For example, assume a shared object developer generates libfoo.so.1 with the following dependencies.
$ ldd libfoo.so.1 libA.so.1 => ./libA.so.1 libB.so.1 => ./libB.so.1 libC.so.1 => ./libC.so.1
If you create a dynamic executable prog, using this shared object, and define an explicit dependency on libC.so.1, the resulting shared object order will be as follows.
$ cc -o prog main.c -R. -L. -lC -lfoo $ ldd prog libC.so.1 => ./libC.so.1 libfoo.so.1 => ./libfoo.so.1 libA.so.1 => ./libA.so.1 libB.so.1 => ./libB.so.1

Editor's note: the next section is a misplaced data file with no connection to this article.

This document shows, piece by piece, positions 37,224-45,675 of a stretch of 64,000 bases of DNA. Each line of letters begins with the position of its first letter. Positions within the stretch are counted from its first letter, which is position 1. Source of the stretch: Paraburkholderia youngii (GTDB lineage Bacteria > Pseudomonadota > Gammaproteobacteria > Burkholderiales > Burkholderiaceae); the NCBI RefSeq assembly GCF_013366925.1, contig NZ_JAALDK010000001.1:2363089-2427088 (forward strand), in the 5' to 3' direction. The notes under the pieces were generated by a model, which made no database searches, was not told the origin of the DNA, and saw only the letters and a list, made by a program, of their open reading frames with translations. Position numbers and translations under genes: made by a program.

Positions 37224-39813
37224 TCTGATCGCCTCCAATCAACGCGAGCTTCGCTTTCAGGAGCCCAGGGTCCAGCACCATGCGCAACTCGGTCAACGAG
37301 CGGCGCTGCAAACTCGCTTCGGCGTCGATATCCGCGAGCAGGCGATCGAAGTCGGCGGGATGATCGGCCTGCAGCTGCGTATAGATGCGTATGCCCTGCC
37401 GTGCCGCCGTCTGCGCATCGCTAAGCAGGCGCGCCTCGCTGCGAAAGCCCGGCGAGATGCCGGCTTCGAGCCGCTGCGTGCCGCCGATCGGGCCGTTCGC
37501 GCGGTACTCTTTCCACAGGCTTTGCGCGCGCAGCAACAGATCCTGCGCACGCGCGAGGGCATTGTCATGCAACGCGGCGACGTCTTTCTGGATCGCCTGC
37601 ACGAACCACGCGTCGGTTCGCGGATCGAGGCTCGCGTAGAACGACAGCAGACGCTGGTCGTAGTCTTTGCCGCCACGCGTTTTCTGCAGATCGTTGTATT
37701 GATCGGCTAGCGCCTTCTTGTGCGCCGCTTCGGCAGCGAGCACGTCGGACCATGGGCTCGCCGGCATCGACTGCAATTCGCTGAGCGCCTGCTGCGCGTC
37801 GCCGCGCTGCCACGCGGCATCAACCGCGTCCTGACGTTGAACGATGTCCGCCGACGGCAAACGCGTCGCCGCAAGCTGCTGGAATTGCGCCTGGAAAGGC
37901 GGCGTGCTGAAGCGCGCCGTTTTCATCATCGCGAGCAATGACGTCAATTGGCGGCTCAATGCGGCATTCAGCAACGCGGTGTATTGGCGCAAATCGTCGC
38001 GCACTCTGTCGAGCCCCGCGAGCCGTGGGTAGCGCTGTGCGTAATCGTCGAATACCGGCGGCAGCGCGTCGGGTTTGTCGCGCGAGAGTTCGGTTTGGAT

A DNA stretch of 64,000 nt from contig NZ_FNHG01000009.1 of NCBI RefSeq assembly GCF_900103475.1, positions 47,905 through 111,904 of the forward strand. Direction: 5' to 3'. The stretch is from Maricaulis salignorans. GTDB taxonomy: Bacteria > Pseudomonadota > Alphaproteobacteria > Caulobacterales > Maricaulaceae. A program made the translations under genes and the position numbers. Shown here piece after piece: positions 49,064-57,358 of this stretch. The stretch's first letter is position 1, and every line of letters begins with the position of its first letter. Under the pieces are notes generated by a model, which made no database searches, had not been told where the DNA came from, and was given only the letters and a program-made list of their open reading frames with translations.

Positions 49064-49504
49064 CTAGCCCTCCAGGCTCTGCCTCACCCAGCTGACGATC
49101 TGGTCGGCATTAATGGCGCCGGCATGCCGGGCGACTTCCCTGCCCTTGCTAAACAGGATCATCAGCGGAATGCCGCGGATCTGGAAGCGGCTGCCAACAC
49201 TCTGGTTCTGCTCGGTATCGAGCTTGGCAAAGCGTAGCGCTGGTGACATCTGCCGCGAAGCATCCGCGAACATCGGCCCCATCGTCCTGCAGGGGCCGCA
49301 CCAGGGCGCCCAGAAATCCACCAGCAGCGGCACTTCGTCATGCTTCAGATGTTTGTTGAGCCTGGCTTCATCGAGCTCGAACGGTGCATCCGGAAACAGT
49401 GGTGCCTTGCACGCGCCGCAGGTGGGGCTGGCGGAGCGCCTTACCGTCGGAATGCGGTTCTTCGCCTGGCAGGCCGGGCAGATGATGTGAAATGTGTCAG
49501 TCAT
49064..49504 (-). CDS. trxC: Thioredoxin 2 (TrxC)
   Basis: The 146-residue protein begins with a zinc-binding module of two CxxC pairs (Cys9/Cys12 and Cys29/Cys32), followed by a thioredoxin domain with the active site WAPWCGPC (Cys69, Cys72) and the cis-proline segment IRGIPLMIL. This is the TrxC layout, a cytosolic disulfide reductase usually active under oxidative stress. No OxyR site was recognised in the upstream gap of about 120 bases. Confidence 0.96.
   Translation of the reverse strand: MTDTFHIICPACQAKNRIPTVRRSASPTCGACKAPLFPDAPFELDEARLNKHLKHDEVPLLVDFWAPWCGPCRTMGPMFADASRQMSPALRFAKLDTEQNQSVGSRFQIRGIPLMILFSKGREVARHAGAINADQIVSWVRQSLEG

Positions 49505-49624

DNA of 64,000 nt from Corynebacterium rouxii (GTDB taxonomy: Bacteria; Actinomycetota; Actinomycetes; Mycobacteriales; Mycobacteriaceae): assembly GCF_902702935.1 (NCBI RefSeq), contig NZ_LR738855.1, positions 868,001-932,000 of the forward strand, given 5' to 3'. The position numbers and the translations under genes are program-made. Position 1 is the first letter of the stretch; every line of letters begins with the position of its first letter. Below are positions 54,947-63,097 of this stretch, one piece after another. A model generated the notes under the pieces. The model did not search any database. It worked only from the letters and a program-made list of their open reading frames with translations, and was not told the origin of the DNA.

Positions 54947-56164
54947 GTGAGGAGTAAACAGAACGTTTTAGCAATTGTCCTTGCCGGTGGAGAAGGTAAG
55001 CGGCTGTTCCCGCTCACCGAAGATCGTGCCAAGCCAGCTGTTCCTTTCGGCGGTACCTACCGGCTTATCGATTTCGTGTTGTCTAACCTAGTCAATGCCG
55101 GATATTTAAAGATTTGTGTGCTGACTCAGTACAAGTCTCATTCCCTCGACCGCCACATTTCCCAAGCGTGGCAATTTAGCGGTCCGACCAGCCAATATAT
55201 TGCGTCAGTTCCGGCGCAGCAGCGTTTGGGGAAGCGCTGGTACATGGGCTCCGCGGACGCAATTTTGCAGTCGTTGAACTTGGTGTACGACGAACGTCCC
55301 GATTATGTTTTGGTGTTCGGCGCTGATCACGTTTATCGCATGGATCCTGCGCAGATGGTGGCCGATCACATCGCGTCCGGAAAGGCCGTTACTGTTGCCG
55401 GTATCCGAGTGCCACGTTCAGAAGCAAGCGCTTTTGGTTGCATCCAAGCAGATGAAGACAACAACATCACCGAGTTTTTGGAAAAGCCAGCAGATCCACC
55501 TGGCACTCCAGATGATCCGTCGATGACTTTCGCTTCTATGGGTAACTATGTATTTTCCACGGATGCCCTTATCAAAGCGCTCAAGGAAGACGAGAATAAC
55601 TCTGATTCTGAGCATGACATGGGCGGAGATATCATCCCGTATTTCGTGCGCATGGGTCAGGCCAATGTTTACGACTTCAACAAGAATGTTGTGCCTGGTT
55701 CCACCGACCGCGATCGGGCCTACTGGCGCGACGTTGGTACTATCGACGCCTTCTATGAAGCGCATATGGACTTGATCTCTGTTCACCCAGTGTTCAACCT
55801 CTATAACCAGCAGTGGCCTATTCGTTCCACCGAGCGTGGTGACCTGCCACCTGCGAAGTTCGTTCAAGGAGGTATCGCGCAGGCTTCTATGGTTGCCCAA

Any requirement on the order of processing the shared object libfoo.so.1 dependencies would be compromised by the construction of the dynamic executable prog.
Developers who place special emphasis on symbol interposition and .init section processing should be aware of this potential change in shared object processing order.